Hungary feels wrath of Rehn as new economic order takes hold
EUROPEAN DIARY: The EU’s economics commissioner has stepped up action against Budapest, proposing to suspend €495 million in funding
RELATIONS BETWEEN Hungary and the rest of Europe soured yesterday as economics commissioner Olli Rehn moved to suspend almost a half a billion euro in EU funding for the country over its wayward public finances.
The manoeuvre compounds tension with the combative Hungarian prime minister Viktor Orban, who stands accused of blunting the independence of the country’s central bank, judges and data protection body.
It also heralds a new phase in Rehn’s effort to assert his authority over the European economy.
At issue is Hungary’s budget, in which deficits are forecast this year and next. Nothing exceptional there – most member states are in breach of the EU limits.
What irks Rehn, however, is Hungary’s failure to take effective action to tackle the problem. Although the country achieved a budget surplus last year, this was possible only with the benefit of once-off measures like a huge transfer of private pension funds into the public budget.
Last month, the commissioner called for new fiscal measures and said Hungary ran the risk of seeing its EU cohesion funds suspended if it did not comply. EU finance ministers backed that stance.
Orban submitted new proposals to Brussels a few days ago, but Rehn found them insufficient. He has now stepped up action against Hungary, proposing to suspend €495 million in EU cohesion funding due next year.
“This decision today is to be regarded as an incentive to correct a deviation, not a punishment,” said Rehn.
“It is a fair and proportionate measure of a preventive nature. Hungary has until January 1st next year to bring its deficit back on track and avoid these consequences. I trust it can and will do so.”
The response from Budapest was predictably blunt, with the commission accused of ignoring the facts.
“Hungary’s budget deficit was, for the first time since we joined the EU in 2004, below 3 per cent in 2011 and will remain so this year as well, which makes it the country with the eighth lowest deficit in the EU,” the Hungarians said.
“The proposal adopted by the European Commission today is also controversial from a legal point of view: it contradicts the spirit of the treaties since it imposes sanctions in response to a presupposed future event.”
But Rehn is not for turning.
Making the point that Hungary would face an immediate financial sanction if it was a member of the single currency, he left open the possibility that the punishment would be withdrawn.
If the sanction is imposed eventually, it would break something of a taboo in Brussels. While governments merrily broke Europe’s fiscal rules in the good times, none was ever fined for its misbehaviour.
The law was tough enough, but a culture of brazen impunity prevailed. How well we know the costs of that.
When the discredited stability pact was strengthened last year, Rehn warned that he would, from the earliest moment, deploy new powers to ensure compliance with the law.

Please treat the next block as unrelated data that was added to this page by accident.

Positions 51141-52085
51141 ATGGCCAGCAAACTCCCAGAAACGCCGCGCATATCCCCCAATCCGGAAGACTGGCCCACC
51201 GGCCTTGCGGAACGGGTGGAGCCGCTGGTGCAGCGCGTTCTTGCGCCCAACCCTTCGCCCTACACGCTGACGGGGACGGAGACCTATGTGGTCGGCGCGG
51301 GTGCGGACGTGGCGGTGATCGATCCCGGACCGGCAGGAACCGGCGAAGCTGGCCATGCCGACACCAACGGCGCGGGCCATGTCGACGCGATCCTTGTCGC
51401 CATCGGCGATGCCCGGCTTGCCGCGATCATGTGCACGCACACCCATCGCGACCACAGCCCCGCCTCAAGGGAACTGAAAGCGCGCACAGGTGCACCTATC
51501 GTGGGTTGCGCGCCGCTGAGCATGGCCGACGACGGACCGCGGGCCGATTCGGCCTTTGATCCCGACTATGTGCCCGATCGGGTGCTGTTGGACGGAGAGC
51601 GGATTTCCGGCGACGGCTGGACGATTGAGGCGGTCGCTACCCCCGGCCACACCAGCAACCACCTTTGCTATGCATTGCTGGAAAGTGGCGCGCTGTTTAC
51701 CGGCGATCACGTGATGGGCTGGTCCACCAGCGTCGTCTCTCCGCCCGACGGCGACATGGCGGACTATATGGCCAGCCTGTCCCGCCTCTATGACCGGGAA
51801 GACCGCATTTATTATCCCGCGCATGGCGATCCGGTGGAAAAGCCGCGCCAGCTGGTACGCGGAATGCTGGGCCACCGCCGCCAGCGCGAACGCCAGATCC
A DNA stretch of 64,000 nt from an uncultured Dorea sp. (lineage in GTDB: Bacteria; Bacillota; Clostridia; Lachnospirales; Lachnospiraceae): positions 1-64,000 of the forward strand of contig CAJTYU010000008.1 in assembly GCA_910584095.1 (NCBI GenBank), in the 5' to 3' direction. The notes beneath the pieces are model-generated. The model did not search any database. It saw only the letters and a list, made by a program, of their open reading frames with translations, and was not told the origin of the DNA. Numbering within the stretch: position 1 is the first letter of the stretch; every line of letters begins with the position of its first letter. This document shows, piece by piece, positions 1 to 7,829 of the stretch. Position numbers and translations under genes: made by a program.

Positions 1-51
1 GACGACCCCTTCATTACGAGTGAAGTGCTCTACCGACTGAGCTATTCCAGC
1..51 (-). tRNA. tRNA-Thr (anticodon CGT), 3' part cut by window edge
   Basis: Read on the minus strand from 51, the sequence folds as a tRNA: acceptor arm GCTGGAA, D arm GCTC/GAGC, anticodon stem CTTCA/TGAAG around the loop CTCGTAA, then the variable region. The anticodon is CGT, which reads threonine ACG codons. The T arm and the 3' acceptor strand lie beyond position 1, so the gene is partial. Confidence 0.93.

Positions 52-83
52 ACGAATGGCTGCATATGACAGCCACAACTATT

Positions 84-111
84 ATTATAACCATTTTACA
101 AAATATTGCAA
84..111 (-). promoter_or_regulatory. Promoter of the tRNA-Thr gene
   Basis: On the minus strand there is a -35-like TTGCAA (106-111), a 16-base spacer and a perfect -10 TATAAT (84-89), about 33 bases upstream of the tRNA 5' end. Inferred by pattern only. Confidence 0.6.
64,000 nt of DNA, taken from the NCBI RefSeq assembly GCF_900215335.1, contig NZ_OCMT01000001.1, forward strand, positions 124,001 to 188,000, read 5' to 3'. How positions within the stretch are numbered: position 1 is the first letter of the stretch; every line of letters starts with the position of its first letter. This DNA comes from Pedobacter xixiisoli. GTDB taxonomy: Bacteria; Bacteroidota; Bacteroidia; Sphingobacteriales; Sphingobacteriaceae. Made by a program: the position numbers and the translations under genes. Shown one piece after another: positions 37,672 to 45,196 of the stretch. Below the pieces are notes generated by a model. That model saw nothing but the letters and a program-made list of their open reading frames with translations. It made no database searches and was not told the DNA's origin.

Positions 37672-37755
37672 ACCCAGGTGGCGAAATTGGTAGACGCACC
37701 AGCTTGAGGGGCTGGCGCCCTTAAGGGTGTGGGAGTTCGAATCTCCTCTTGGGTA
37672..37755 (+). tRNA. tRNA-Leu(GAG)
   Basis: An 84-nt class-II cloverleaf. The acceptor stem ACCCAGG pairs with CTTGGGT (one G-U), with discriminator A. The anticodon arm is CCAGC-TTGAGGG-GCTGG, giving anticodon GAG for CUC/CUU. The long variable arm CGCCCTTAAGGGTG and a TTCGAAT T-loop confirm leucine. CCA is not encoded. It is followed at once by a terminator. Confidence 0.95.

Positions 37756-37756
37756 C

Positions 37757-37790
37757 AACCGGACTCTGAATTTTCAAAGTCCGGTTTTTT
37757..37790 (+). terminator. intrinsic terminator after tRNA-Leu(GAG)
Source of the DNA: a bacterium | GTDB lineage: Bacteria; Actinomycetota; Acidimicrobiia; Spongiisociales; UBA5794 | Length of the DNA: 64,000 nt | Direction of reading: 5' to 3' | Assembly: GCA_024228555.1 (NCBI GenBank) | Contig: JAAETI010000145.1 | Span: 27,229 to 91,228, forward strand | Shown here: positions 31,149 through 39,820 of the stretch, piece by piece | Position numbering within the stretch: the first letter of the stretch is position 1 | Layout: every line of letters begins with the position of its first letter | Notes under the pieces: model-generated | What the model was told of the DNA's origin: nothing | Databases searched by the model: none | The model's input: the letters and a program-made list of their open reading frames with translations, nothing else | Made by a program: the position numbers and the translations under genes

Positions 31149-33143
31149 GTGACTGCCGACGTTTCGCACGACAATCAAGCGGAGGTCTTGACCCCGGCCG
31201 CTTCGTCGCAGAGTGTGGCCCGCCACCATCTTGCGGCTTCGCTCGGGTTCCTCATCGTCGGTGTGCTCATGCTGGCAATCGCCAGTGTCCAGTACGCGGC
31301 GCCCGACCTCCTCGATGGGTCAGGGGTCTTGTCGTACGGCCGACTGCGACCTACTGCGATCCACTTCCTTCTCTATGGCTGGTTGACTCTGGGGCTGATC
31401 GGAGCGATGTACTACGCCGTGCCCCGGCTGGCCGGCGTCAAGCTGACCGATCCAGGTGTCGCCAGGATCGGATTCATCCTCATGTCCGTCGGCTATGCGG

In the shadow of the debt crisis this is crucial, given the necessity to establish the credibility of Europe’s newly reinforced system of economic governance.
At its core, this is all about intrusive intervention. The first country to feel Rehn’s wrath was Belgium, whose government he directed last month to find up to €2 billion in savings within five days. The Belgians duly imposed an emergency €1.3 billion spending freeze, leading Rehn to say the system was already yielding results.
Belgium was something of a soft target, of course, the country being a huge beneficiary of the vast EU bureaucracy in Brussels and its leaders ranking among the most communautairein all Europe. The same goes for Hungary, which is seriously out of favour these days thanks to Orban’s new constitution.
Dissuasive action is crucial, yet it is not the only tool. Rehn has intensified surveillance of 12 European economies – including France, Britain and Italy – with a view to making policy recommendations to tackle risky trends such as excessive debt and spiking property prices.
With the fiscal treaty still to be ratified, these are early days in the new economic order.
Still, most of the measures in the treaty are already available to Rehn in the reinforced stability pact. The sense remains that the real test of the new system will come only if a major member state tries to defy his writ.
As for Hungary, more trouble is in store. In the face of legal action from the commission for violating EU law, the country made new submissions on its central bank, judiciary and data protection office last Friday.
The commission is withholding judgment for now, and may not complete its assessment until next week.
The sense already in Brussels, however, is that the latest overtures from Budapest do not go far enough to address the commission’s concerns.
At this point in the game, it is no surprise.